Binimetinib for People With Relapsed/Refractory BRAF Wild Type Hairy Cell Leukemia and Variant
|The safety and scientific validity of this study is the responsibility of the study sponsor and investigators. Listing a study does not mean it has been evaluated by the U.S. Federal Government. Know the risks and potential benefits of clinical studies and talk to your health care provider before participating. Read our disclaimer for details.|
|ClinicalTrials.gov Identifier: NCT04322383|
Recruitment Status : Recruiting
First Posted : March 26, 2020
Last Update Posted : March 15, 2021
Most people with hairy cell leukemia have a BRAF gene mutation. They can be treated with BRAF inhibitors, drugs that target this mutation. For people who do not have this mutation, BRAF inhibitors are not a treatment option. We found that in hairy cell leukemia, when BRAF is not mutated, the MEK gene frequently is. Binimetinib is a MEK inhibitor which targets MEK. It is important to determine if this drug can be a good treatment option in those who cannot benefit treatment with BRAF inhibitors.
To see if binimetinib is an effective treatment for hairy cell leukemia that does not have a BRAF mutation.
People ages 18 and older with hairy cell leukemia without a mutation in the BRAF gene and whose disease either did not respond to treatment or came back after treatment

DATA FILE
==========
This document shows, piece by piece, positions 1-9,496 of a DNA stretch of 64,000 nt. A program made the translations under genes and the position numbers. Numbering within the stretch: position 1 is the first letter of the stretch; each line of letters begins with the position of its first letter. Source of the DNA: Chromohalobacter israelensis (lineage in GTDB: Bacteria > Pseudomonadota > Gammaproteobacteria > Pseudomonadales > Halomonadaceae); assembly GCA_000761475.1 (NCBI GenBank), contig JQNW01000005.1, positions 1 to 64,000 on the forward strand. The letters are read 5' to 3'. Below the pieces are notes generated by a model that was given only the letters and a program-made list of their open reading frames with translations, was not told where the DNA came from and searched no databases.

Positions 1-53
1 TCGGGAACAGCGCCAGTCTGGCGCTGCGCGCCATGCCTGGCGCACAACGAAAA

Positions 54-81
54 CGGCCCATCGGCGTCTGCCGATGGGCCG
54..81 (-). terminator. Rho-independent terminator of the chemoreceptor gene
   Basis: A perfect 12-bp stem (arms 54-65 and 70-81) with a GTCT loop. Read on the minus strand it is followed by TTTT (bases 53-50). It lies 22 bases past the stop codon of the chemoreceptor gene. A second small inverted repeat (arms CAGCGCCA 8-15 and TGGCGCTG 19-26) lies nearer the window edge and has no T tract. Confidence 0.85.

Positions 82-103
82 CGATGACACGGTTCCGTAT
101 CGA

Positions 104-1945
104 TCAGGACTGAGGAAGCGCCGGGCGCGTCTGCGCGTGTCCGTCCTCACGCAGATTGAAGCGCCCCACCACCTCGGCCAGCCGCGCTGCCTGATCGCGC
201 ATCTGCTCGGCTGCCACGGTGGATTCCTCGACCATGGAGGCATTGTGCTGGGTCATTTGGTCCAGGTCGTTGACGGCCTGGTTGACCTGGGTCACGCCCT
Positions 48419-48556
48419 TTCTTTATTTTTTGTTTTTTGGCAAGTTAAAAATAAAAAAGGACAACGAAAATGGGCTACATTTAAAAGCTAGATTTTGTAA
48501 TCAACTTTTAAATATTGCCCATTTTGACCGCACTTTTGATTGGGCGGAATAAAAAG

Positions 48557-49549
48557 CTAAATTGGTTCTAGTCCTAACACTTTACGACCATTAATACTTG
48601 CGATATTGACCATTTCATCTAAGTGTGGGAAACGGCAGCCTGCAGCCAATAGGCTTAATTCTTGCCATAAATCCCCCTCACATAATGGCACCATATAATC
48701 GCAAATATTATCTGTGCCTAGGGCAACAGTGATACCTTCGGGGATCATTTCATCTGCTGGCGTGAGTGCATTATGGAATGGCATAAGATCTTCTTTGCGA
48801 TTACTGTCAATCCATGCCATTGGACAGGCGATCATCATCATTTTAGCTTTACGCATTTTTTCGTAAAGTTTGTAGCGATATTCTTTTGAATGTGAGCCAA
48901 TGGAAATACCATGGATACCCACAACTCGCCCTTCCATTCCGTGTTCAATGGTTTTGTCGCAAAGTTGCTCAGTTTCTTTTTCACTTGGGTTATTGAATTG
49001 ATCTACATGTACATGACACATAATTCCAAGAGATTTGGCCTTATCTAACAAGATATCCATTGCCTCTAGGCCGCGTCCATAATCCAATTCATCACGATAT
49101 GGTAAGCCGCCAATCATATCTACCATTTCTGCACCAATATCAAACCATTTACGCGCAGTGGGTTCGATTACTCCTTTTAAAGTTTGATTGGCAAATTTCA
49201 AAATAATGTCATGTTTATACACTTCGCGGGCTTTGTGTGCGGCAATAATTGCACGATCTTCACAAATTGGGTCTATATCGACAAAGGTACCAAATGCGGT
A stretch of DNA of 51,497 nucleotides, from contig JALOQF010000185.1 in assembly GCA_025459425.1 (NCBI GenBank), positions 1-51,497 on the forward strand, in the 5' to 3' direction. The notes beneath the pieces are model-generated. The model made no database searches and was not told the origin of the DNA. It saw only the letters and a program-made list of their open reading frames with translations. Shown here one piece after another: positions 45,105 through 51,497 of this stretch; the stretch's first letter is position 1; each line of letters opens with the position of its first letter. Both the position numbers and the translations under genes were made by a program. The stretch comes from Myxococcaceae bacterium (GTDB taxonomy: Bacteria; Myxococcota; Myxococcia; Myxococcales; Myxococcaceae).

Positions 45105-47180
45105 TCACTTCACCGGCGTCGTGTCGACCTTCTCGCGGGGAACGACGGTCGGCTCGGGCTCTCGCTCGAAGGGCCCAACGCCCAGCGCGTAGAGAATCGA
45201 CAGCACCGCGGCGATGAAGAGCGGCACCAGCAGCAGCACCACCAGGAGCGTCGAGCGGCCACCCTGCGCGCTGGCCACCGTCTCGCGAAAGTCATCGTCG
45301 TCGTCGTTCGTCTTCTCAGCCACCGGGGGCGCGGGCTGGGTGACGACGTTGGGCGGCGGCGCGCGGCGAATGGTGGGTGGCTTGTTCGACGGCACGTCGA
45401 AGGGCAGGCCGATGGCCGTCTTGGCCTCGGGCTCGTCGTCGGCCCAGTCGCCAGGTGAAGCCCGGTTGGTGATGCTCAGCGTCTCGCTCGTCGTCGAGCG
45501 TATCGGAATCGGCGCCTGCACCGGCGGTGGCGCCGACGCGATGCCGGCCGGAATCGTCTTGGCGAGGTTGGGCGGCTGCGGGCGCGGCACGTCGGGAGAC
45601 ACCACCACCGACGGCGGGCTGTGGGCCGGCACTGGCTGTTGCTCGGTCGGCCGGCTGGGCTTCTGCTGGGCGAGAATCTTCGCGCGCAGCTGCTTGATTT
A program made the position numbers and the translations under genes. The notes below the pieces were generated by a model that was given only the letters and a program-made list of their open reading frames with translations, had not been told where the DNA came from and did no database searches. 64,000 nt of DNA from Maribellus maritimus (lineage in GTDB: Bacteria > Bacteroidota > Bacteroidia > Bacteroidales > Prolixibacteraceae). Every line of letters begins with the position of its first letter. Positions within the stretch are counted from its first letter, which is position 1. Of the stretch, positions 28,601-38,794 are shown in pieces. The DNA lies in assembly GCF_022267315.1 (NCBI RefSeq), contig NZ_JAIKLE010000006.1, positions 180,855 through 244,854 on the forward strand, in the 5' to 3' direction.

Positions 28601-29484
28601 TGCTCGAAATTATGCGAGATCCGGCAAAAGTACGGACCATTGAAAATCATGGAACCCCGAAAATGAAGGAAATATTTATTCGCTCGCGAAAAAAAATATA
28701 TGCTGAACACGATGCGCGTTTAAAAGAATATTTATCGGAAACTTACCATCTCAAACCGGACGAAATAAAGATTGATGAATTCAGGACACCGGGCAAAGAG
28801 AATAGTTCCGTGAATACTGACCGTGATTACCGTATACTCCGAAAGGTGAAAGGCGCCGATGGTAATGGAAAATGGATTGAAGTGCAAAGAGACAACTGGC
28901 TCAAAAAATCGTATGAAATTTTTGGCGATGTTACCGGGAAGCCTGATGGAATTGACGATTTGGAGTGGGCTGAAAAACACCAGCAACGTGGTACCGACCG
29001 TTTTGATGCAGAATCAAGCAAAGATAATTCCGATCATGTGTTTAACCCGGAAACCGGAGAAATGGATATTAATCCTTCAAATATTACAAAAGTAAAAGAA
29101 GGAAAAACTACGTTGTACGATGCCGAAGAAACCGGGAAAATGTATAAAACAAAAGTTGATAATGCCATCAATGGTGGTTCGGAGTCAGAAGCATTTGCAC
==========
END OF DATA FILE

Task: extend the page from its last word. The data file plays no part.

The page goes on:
Participants will be screened with:
- Medical history
- Physical exam
- Blood and urine tests
- Lung and heart tests
- Eye exam
- Bone marrow biopsy: A needle will be injected through the participant s skin into the bone to remove a sample of marrow.
- CT or MRI scan: Participants will lie in a machine that takes pictures of the body. They might receive a contrast agent by vein.
Before they start treatment, participants will have an abdominal ultrasound, pulmonary function tests, and exercise stress tests.
Participants will take binimetinib by mouth twice daily in 28-day cycles. They will keep a medication diary.
Participants will have at least one visit before every cycle. Visits will include repeats of some screening tests.
Participants may continue treatment as long as their disease does not get worse and they do not have bad side effects.
About a month after their last dose of treatment, participants will have a follow-up visit. They will then have visits once a year.
|Condition or disease||Intervention/treatment||Phase|
|Hairy Cell Leukemia||Drug: binimetinib||Phase 2|
- Hairy cell leukemia (HCL) is an indolent B-cell leukemia comprising 2% of all leukemias, or approximately 1900 new cases per year in the US.